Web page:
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Workshop: I Can’t Believe It’s Not Better (ICBINB): Failure Modes in the Age of Foundation Models

A Negative Result on Gradient Matching for Selective Backprop

Lukas Balles · Cedric Archambeau · Giovanni Zappella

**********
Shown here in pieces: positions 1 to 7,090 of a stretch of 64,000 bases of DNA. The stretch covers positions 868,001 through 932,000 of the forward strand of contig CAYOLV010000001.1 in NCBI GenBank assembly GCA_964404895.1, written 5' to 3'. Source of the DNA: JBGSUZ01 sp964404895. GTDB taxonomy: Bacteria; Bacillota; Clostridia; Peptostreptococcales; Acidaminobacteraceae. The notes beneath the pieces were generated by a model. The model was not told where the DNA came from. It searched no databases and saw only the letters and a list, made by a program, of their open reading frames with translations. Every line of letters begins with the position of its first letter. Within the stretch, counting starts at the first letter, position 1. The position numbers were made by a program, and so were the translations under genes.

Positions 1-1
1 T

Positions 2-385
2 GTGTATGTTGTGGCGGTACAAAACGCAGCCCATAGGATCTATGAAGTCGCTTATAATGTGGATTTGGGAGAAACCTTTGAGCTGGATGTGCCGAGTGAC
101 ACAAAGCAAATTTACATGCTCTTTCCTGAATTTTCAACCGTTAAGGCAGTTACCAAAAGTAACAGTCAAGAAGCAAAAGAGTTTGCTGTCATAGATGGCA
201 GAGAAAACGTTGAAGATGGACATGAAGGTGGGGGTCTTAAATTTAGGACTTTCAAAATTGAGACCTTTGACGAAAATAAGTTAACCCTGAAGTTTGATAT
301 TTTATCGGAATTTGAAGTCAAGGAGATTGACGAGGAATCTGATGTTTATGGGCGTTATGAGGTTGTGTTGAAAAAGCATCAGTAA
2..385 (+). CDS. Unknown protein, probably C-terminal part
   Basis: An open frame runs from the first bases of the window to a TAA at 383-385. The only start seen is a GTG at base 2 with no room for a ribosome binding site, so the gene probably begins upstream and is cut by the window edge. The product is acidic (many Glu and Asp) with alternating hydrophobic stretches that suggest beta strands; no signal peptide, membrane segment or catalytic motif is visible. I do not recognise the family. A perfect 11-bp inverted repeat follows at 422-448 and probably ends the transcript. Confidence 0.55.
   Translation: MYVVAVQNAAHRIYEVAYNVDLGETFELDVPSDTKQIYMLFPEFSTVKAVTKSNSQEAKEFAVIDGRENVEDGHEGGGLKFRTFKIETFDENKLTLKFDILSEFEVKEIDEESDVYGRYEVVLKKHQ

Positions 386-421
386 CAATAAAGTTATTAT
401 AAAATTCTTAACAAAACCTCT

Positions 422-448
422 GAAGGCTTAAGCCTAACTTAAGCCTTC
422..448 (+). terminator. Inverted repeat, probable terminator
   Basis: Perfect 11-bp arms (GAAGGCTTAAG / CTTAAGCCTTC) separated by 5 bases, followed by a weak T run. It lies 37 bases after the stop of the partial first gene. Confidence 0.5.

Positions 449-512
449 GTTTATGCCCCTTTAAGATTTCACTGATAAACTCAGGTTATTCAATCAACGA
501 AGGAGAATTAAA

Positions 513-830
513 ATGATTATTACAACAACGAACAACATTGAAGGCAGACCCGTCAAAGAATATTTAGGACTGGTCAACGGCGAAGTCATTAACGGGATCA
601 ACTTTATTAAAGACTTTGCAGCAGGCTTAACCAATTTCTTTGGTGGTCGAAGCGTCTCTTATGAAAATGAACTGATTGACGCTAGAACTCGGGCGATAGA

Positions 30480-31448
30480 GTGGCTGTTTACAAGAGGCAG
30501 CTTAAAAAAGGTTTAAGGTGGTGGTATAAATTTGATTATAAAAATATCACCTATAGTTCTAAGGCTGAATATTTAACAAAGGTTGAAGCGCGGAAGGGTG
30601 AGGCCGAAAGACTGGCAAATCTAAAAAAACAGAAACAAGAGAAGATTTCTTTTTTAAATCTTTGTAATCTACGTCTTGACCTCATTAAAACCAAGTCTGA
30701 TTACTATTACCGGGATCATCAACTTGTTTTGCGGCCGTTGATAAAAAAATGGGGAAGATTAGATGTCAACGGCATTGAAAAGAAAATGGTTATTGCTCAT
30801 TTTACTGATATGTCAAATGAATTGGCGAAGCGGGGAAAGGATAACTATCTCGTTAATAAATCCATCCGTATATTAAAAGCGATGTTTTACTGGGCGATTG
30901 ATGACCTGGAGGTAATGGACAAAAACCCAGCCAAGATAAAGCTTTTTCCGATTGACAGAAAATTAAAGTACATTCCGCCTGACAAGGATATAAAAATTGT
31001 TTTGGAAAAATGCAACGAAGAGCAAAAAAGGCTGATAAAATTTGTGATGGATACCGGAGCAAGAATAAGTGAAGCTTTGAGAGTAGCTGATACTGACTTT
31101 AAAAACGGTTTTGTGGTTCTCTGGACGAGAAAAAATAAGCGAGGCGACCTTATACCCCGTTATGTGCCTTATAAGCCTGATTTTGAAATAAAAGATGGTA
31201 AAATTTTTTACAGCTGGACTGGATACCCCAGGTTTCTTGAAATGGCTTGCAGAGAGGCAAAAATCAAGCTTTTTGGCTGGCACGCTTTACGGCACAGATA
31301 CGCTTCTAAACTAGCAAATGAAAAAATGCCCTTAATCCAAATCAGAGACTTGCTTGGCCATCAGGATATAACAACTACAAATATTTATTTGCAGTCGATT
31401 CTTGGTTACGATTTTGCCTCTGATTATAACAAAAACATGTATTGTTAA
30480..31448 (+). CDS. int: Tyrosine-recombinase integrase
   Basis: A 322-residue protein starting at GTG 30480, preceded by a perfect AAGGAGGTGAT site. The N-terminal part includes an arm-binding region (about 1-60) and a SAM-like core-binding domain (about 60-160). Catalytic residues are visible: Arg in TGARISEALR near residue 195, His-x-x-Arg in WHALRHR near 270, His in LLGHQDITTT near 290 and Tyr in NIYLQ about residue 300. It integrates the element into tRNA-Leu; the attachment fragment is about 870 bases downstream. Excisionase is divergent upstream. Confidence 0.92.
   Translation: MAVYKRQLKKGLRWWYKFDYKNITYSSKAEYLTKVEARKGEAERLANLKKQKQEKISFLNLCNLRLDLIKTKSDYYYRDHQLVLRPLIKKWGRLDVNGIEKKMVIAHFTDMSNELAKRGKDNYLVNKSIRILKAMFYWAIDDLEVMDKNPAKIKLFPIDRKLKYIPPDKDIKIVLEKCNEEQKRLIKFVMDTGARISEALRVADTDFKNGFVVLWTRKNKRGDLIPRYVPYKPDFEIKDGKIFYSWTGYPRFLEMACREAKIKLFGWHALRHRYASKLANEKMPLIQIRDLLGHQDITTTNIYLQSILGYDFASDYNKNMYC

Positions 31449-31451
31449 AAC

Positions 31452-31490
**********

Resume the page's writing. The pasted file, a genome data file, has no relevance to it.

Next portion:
With increasing scale in model and dataset size, the training of deep neural networks becomes a massive computational burden. One approach to speed up the training process is Selective Backprop. For this approach, we perform a forward pass to obtain a loss value for each data point in a minibatch. The backward pass is then restricted to a subset of that minibatch, prioritizing high-loss examples.We build on this approach, but seek to improve the subset selection mechanism by choosing the (weighted) subset which best matches the mean gradient over the entire minibatch. We use the gradients w.r.t. the model's last layer as a cheap proxy, resulting in virtually no overhead in addition to the forward pass. At the same time, for our experiments we add a simple random selection baseline which has been absent from prior work. Surprisingly, we find that both the loss-based as well as the gradient-matching strategy fail to consistently outperform the random baseline.

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